What Are Therapeutic Shoes?

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  • Written By: Lori Kilchermann
  • Edited By: Lauren Fritsky
  • Images By: n/a, Allan Ferguson, Mettus, Jeffrey Banke
  • Last Modified Date: 01 November 2018
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Therapeutic shoes are designed to provide varying elements of support and comfort to the wearer. Some shoes are tailored to help relieve pain from foot-related conditions, such as plantar fasciitis, bunions and heel spurs. Therapeutic shoes featuring larger toe boxes can also add comfort for a person suffering diabetic-related foot pain, such as diabetic neuropathy. In addition to standard shoes, clogs, slippers and even work boots are readily available in therapeutic styles. Many therapeutic shoes are designed to accommodate removable orthotic devices, such as arch supports and shoe inserts.

Foot pain related to a medical condition is often the reason a person seeks out therapeutic shoes. Therapeutic shoes for diabetics typically feature wide and high toe boxes, which provide extra room for the toes and helps alleviate pain. Shoes with added width and height for diabetics are offered in a variety of styles, including running shoes, work boots and slippers.

For people with heel pain, shoes with built-in orthotics can usually offer some pain relief. Some sandals serve as therapeutic shoes in that they can offer some relief for pain from plantar fasciitis. The sandals feature added stability from an arch support, along with a deep-cupped heel to help absorb shock from walking. Some therapeutic shoes are designed to help lessen the pain caused from heel spurs while walking. The shoes help align the foot, add arch support and feature deep heel cups.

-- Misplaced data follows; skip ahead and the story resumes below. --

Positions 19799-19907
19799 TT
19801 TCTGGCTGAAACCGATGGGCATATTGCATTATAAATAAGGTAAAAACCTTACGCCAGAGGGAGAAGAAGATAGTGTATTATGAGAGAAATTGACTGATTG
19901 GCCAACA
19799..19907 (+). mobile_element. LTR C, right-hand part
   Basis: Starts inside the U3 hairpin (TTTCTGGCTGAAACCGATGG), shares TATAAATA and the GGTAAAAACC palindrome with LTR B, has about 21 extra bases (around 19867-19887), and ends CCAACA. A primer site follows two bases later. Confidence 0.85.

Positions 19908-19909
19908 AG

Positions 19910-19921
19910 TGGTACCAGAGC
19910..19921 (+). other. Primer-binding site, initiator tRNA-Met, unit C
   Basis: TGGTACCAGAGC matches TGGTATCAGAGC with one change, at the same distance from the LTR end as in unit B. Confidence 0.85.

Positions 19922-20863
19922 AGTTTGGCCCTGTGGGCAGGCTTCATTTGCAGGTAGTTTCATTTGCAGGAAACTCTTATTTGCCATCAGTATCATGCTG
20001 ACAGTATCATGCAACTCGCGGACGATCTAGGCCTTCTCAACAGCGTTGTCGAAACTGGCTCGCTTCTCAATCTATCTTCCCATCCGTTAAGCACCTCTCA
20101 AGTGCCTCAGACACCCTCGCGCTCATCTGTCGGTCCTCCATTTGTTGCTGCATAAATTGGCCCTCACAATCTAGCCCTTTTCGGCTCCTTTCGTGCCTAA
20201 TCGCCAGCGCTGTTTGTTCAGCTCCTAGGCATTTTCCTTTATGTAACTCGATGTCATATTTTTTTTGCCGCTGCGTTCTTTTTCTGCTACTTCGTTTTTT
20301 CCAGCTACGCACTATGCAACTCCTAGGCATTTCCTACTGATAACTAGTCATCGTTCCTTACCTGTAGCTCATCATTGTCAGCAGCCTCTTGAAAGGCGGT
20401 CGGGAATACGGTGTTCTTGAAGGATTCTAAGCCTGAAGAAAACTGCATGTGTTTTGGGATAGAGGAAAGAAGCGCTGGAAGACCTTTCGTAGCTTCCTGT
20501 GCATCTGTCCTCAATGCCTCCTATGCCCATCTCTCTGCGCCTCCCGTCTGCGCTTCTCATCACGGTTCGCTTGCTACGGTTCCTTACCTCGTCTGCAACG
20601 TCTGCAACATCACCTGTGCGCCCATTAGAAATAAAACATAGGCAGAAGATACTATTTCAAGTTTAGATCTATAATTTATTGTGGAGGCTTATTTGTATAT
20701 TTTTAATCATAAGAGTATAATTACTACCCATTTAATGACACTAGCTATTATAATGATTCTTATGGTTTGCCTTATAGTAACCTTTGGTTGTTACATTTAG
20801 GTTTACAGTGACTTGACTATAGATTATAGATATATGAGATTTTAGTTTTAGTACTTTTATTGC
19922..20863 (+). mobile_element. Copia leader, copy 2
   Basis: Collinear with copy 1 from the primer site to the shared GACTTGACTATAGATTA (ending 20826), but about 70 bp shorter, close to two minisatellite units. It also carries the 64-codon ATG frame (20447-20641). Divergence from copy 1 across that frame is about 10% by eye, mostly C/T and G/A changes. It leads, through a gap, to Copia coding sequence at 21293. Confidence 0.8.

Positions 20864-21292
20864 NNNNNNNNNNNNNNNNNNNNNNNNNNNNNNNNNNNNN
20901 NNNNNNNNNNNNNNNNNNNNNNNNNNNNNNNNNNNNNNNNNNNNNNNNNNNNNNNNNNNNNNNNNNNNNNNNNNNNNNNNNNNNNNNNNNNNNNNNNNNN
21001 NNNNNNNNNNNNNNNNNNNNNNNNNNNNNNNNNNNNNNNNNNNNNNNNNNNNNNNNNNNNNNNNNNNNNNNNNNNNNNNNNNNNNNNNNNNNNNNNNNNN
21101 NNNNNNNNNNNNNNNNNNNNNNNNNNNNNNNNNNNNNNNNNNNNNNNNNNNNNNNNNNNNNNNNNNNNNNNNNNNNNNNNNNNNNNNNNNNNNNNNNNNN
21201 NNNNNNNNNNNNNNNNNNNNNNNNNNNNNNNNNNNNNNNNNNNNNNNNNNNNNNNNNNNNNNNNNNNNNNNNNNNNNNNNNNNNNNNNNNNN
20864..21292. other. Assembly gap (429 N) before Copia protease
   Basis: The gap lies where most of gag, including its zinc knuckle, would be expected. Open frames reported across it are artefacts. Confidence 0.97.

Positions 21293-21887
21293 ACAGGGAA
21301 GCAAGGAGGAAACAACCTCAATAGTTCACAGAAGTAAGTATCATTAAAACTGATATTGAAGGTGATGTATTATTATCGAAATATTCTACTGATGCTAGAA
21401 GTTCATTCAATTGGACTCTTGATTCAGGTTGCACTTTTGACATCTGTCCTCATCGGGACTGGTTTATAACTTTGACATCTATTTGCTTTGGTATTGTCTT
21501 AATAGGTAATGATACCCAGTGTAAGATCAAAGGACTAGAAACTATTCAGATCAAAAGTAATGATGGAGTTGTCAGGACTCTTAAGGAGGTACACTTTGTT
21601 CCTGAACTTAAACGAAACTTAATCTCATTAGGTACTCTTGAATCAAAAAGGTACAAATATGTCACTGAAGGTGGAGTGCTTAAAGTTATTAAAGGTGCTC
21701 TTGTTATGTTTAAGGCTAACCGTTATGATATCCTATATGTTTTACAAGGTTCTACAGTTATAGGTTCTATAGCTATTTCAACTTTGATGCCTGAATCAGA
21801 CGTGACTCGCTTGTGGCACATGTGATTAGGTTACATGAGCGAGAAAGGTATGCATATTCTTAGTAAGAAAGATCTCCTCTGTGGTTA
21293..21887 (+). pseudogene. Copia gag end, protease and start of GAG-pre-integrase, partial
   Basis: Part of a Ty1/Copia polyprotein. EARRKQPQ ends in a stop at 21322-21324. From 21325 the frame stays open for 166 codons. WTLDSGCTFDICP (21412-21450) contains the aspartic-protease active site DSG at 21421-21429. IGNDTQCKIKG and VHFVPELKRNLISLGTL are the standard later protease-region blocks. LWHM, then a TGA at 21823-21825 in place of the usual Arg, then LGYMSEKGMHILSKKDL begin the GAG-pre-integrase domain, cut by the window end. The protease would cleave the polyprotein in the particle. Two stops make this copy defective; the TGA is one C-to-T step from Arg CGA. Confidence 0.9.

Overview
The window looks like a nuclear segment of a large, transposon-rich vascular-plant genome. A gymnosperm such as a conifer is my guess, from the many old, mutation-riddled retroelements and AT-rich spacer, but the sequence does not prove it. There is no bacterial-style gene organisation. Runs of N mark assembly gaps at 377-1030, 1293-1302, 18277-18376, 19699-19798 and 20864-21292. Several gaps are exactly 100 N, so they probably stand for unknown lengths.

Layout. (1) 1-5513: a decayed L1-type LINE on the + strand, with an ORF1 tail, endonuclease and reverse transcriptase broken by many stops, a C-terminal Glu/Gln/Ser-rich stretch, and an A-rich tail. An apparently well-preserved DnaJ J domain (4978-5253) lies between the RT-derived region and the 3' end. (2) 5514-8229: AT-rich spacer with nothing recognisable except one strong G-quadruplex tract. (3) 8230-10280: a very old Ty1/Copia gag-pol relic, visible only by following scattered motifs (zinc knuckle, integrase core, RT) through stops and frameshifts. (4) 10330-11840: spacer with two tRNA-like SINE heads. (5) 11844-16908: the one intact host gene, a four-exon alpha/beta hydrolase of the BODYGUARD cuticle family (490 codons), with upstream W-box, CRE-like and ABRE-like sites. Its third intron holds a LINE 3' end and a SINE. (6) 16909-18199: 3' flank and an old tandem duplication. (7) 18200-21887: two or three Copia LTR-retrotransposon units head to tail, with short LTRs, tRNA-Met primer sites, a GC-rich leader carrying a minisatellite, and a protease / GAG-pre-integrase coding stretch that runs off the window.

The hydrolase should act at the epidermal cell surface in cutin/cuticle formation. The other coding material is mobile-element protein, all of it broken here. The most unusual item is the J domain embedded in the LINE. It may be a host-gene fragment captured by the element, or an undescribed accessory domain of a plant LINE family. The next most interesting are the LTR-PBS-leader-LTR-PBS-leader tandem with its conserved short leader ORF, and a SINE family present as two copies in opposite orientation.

Due to accident, injury or other causes, some people have one leg that is shorter than the other. This uneven gait can make walking difficult as well as result in back, knee and hip pain from the constant strain on the body to compensate for the problem. Therapeutic shoes can help to address this issue by having a build-up placed on the sole of a shoe. This lift can be applied to just the heel, or can run the entire length of the shoe, as needed.

Therapeutic shoes are often specially designed to accommodate needed accessories, such as arch supports, lifts and shoe inserts. The removable inserts and arches are often custom-molded to the wearer's feet. Increasing the shoe's height allows room for the insert, as well as for the wearer's foot to comfortably fit inside the shoe on top of the insert. Specially designed shoes can also be used to help address other mobility and health issues, such as posture, body alignment and stability while walking.



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